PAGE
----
When I saw the movie Stepmom—with Jules and the woman with the deep-set bug eyes that every guy remembers as hot (who women just don’t think of as pretty), in a t-shirt, from Bull Durham, Sarandon (or maybe it’s her voice, dripping in self-assurance)—I cried the entire time. I needed napkins at the tender happy parts, the singing into hairbrush handles, jumping on the beds, horseback riding at dawn moments between a mother and her children. I didn’t cry when you could see the cancer; I wept at the good because I knew what was coming.
I knew when I handed you my red notebook, my most important journal, that I wanted you to last, wanted us to be an us. You asked for paper and a pen so we could tell a story, line by line. I could have handed you sheets of white paper. Instead, I brought you the shrine, knowing you would be a fixture, and I let you tag team with me on sheets in the back of my red heart. I hate how dramatic I am, how I’m a romantic, how I remember things while they are happening, before they should even be memories. I hate how I cull and hoard my moments with you. I do it because I know they won’t last.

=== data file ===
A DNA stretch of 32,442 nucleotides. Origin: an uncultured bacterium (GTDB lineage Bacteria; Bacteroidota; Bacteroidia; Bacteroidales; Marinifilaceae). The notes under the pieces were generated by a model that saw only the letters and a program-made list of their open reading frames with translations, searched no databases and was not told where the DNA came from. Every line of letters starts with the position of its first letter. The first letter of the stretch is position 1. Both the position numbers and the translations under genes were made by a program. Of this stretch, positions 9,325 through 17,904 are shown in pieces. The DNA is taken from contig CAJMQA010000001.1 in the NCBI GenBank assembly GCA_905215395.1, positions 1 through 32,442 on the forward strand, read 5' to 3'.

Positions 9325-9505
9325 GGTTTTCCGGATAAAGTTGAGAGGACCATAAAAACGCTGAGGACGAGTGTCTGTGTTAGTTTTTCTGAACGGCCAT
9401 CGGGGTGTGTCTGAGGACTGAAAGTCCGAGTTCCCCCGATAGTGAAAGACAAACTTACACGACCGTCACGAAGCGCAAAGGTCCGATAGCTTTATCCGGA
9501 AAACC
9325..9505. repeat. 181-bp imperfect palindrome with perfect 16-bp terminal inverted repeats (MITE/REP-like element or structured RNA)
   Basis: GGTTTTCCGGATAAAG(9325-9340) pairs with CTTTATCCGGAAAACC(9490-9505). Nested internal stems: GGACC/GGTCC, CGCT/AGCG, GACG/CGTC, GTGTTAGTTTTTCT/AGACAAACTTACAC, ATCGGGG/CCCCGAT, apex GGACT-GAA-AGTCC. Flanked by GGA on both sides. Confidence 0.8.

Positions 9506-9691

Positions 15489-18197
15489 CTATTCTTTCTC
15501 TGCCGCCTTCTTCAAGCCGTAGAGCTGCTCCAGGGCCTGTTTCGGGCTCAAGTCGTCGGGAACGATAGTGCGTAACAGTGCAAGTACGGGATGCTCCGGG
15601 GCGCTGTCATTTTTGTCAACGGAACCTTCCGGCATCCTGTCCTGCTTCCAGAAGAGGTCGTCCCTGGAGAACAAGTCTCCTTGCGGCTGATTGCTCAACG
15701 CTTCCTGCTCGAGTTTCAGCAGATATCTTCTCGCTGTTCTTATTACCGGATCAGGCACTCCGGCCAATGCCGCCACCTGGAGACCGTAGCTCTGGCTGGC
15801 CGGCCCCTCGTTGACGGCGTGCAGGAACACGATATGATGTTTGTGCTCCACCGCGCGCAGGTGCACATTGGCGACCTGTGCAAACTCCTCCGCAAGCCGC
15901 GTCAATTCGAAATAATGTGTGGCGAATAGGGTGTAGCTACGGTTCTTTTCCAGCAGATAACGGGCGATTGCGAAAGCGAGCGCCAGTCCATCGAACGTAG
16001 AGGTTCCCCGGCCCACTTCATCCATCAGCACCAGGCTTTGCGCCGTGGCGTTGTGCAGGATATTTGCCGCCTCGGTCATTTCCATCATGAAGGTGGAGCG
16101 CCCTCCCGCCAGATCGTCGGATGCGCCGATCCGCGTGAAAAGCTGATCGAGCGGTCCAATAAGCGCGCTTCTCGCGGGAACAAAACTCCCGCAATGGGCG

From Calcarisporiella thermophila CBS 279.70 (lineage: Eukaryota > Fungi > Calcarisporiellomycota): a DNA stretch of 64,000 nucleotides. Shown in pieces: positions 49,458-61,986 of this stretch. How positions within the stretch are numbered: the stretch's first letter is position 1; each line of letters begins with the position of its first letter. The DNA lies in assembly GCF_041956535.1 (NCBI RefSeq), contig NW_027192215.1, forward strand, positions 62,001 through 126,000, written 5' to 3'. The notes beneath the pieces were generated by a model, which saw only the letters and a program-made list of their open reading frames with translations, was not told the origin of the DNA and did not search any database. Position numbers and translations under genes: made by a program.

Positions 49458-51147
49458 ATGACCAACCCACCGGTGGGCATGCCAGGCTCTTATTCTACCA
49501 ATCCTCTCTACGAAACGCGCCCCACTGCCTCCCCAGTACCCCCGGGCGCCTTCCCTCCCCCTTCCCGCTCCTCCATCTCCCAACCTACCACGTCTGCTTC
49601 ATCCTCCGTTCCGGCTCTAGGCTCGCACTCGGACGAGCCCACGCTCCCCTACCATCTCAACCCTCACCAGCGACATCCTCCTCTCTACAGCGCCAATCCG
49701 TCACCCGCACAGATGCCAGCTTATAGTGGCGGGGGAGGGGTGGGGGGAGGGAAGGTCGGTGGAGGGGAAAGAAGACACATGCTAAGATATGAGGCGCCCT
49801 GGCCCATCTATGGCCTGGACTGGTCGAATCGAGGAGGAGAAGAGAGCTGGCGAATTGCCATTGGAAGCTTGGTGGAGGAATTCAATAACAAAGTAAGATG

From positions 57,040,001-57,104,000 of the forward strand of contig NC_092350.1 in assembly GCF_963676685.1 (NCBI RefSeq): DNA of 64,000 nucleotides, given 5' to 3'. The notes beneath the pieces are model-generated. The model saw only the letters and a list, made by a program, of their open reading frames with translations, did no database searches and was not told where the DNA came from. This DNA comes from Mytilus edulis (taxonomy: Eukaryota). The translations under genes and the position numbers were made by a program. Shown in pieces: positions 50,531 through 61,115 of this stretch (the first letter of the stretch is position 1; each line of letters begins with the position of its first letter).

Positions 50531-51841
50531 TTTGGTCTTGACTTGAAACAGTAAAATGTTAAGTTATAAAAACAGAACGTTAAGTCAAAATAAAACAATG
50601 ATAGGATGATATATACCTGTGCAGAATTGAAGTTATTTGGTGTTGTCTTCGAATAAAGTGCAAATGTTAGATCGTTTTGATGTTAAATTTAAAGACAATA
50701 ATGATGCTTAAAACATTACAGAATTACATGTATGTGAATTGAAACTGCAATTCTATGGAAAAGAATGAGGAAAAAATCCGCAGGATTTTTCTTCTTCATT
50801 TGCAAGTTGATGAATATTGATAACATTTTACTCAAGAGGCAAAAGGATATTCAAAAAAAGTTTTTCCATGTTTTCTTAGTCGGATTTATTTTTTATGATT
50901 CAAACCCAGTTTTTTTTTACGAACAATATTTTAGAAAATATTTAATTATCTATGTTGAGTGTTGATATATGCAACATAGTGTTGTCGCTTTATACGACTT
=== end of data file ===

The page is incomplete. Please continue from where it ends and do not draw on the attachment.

I worry it won’t last anywhere but here, on this page, in this mind, between these spaces and paragraphs. It won’t be anywhere but here, in my memories, and we can’t even choose those. I will miss this negative space, the things we’ll never have. While apart, firsts will happen for both of us, and you can’t replicate firsts, only try to copy them, like reproductions of fancy art. But I’ll share this with you one day, and that will be my first, and it will live there, in the space between us.